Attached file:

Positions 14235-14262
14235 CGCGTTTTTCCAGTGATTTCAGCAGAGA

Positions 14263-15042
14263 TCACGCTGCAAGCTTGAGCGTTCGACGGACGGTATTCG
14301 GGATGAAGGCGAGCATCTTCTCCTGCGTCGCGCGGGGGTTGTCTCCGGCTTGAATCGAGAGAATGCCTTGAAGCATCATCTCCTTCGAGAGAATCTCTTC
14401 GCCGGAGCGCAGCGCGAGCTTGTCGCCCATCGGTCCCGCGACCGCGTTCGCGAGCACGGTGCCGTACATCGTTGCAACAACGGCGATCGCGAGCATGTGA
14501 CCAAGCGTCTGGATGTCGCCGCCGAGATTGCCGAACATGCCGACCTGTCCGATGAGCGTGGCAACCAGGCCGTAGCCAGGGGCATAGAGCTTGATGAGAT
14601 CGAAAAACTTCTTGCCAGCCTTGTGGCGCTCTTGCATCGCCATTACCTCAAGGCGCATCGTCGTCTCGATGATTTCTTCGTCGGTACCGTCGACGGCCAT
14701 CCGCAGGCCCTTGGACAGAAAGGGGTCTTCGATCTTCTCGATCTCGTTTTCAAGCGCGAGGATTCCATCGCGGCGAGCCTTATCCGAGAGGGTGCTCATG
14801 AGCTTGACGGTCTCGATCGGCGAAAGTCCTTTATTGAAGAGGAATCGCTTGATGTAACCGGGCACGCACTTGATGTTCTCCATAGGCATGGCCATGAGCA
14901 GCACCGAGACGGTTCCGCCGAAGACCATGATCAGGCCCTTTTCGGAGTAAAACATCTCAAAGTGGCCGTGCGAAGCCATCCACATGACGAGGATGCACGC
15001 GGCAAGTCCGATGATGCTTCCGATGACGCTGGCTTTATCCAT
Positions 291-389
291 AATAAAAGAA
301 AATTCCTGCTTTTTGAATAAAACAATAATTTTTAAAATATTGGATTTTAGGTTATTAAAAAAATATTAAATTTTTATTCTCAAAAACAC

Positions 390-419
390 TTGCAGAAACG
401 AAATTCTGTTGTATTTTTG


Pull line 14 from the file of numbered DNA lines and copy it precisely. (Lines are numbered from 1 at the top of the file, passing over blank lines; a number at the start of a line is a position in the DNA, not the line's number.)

291 AATAAAAGAA